Diagnosing "Bobbie Bobble"

This is Bobbie. He was a very last minute pull. Bobbie is part of the Share Pei litter. There was only 3 pups in this litter. On Wednesday Bobbie looked fine we saw him walking around & playing because he and his two siblings were placed in the back kennels, which are bigger and give them more space to do so. On Thursday the shelter noticed a twitch in Bobbie and he started shaking on and off. He was then quarantined to the puppy room for the next couple of days. We couldn't see Bobbie walk around much because the puppies in the puppy room can not come out of their kennels, but certainly noticed all the shaking. After careful consideration and ruling out the possibility of distemper we decided to take Bobbie along with us. Because he was "physically & visually unappealing" to any adopter that walked through the shelter he would have been euthanized.

Bobbie stayed at the vet Sunday to Monday for evaluation and to run some basic blood test. His liver values came back very high, so he will be going back for more extensive test. Most likely Bobbie will also have to have an ultrasound of his liver as well. We will have to wait for a definite answer after the follow up test and ultrasound, but we are thinking Bobbie may suffer from a Proto Systemic Shunt, also known as a liver shunt.

A liver shunt is a blood vessel that carries blood around the liver instead of through it. In some animals a liver shunt is a birth defect ("congenital portosystemic shunt). In others, multiple small shunts ("acquired portosystemic shunts") form because of severe liver disease such as cirrhosis.

Symptoms of liver shunts can be found by performing blood work. Dogs with congenital liver shunts usually have low blood urea nitrogen and albumin concentrations. They may be slightly anemic or have red blood cells that are smaller than normal. They also may have increases in liver enzymes. These symptoms would be determined by running specific blood test. Their urine may be diluted or infected and contain small spiky crystals, which would be diagnosed when running a urinalysis. However none of these tests are specific for a liver shunt only to the symptoms, but if these abnormalities appear bile acid or ammonia concentrations will be measured to evaluate liver function. A liver shunt cannot be definitively diagnosed by blood work; shunting can only be found with advanced techniques such as scintigraphy, ultrasound, portography, Cat scan ("CT"), MRI, or exploratory surgery.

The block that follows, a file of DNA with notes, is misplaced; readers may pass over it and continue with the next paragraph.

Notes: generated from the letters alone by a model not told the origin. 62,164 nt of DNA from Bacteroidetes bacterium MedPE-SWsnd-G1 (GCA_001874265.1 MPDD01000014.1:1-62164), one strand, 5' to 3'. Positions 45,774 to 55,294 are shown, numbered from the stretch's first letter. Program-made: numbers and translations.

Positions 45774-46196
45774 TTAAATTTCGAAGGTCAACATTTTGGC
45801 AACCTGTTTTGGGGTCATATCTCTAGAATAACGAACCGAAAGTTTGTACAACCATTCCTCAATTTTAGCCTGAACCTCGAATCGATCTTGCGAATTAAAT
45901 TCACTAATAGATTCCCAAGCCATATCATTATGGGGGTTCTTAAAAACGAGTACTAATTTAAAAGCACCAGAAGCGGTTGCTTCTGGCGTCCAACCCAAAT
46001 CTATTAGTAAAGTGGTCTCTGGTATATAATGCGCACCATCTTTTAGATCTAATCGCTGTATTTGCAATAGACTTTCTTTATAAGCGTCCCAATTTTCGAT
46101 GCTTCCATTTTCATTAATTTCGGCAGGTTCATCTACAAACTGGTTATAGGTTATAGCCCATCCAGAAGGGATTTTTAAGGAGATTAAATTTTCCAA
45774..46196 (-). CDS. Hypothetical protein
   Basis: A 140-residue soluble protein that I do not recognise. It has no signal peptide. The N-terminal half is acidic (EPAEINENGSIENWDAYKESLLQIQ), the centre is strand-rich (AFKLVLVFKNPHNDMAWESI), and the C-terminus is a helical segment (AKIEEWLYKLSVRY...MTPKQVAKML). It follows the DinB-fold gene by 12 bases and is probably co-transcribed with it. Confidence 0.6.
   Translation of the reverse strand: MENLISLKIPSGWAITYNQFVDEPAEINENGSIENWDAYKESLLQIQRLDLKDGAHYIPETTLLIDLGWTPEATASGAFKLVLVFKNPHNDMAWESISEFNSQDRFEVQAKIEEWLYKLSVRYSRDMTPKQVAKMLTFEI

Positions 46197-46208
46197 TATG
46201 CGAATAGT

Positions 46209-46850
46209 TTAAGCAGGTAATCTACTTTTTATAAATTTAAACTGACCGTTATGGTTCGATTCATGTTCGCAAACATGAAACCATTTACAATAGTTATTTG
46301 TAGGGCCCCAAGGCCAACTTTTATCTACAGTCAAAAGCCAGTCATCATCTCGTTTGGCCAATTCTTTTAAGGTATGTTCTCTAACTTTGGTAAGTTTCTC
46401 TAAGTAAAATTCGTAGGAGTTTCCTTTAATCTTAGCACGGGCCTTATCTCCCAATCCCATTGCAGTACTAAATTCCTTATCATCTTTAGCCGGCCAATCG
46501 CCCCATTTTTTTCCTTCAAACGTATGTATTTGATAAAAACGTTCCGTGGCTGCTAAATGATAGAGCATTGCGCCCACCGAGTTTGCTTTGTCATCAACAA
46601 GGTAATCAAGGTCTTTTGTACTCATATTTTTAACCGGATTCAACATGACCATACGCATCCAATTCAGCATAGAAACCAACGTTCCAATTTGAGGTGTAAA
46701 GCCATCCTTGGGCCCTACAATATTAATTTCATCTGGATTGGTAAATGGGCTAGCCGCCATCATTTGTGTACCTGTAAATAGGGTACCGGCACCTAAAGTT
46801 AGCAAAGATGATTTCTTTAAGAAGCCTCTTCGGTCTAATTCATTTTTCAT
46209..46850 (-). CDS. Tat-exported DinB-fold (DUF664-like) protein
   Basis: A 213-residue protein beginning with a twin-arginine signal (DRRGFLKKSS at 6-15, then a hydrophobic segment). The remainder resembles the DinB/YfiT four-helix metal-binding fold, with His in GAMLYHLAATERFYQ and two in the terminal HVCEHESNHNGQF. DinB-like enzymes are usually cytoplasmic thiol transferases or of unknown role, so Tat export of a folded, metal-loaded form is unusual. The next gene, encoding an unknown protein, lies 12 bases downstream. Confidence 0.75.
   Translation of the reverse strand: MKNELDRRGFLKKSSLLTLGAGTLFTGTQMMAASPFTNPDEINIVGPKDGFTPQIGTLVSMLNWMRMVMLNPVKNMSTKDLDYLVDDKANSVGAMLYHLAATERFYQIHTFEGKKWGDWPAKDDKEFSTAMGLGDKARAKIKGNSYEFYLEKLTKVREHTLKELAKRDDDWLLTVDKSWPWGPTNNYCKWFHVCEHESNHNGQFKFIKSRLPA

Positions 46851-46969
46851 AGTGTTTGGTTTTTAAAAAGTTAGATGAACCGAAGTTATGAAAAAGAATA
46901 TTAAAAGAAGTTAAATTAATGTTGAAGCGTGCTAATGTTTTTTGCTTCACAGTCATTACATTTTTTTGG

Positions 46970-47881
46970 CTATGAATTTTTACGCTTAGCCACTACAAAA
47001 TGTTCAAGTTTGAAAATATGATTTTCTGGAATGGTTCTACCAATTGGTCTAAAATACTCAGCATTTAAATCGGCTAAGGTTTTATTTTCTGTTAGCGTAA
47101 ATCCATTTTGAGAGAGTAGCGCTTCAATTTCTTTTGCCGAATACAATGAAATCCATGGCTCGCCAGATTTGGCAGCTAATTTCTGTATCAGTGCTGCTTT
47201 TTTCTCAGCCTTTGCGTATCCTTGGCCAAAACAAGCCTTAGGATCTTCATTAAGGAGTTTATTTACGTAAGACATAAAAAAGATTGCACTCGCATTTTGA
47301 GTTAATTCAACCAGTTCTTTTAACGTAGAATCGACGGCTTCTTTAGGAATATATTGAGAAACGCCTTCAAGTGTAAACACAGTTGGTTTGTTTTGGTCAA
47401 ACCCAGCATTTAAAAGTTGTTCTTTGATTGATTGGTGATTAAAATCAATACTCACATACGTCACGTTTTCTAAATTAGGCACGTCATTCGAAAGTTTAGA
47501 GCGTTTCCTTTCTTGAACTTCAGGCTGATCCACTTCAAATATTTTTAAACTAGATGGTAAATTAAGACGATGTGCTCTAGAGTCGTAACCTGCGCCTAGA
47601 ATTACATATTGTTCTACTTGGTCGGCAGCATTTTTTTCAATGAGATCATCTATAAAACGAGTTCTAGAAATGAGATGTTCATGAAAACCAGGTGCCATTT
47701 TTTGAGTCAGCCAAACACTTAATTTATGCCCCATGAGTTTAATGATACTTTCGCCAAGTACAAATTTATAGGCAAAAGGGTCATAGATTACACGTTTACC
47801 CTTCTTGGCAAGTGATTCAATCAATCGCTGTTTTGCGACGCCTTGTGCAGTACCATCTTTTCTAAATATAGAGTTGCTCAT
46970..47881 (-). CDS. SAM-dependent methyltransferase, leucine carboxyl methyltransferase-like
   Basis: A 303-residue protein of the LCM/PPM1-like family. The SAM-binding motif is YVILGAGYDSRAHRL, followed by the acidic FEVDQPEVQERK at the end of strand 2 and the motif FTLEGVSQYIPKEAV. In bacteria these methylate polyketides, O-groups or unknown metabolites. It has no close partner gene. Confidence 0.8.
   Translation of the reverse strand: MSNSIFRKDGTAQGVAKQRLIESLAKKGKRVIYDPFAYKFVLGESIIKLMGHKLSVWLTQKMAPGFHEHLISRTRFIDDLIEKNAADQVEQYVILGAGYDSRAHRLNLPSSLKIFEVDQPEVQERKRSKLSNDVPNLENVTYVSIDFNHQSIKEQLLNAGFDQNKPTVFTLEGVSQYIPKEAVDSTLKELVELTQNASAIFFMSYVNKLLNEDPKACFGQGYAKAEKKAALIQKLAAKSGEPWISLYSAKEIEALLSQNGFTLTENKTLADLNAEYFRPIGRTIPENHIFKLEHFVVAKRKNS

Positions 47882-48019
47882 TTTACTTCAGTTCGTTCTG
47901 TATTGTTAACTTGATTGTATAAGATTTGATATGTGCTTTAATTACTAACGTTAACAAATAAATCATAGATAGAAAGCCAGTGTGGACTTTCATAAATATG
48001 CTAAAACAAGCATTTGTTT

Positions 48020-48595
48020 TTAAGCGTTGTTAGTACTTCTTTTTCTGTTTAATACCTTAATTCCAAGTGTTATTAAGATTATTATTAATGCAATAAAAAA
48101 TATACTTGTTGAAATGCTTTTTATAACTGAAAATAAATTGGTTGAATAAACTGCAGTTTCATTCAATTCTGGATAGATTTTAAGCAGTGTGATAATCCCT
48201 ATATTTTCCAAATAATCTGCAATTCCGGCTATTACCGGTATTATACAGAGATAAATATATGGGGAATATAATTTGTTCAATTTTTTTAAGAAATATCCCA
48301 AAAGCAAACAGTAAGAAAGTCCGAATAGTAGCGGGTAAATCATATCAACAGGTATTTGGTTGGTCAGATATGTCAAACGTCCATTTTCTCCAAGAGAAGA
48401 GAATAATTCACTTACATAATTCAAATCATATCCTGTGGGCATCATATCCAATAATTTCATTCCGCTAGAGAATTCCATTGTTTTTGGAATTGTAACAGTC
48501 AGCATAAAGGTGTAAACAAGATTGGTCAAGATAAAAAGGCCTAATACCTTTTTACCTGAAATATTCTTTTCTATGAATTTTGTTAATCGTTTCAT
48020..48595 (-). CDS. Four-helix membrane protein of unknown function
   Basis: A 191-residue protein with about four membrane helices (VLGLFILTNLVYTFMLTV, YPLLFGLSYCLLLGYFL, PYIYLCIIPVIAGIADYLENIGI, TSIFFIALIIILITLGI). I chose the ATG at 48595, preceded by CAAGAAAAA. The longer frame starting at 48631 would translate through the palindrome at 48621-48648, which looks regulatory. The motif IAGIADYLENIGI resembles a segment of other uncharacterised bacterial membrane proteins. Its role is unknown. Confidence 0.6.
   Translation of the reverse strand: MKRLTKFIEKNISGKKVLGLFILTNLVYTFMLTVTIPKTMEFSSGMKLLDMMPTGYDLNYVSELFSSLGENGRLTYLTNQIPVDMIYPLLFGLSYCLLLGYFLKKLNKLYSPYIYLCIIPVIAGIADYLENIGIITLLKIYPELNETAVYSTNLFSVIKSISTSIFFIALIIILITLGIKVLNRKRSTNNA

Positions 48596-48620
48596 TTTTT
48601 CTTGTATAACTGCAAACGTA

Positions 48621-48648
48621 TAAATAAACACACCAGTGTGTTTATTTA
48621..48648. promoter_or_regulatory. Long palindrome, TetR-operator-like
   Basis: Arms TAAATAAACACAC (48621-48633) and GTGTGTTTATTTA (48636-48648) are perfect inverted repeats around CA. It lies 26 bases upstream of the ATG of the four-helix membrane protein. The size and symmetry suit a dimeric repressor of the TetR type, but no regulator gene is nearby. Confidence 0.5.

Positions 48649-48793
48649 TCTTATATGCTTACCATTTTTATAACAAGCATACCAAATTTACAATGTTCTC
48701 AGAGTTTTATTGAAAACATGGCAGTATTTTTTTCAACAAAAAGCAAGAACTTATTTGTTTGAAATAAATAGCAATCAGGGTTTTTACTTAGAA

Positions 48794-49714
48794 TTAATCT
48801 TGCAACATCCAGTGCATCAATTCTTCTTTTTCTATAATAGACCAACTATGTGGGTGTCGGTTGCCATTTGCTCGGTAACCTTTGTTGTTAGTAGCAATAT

If we can diagnose and start to treat Bobbie we are certain that we will be able to find him the most amazing forever home. The sooner we are able to diagnose Bobbie the better chances he has of living to his full life expectancy. Help and prayers are very much appreciated!

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    • 83 mos
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Organizer

Heather Nicole 
Organizer
Myers Corner, NY
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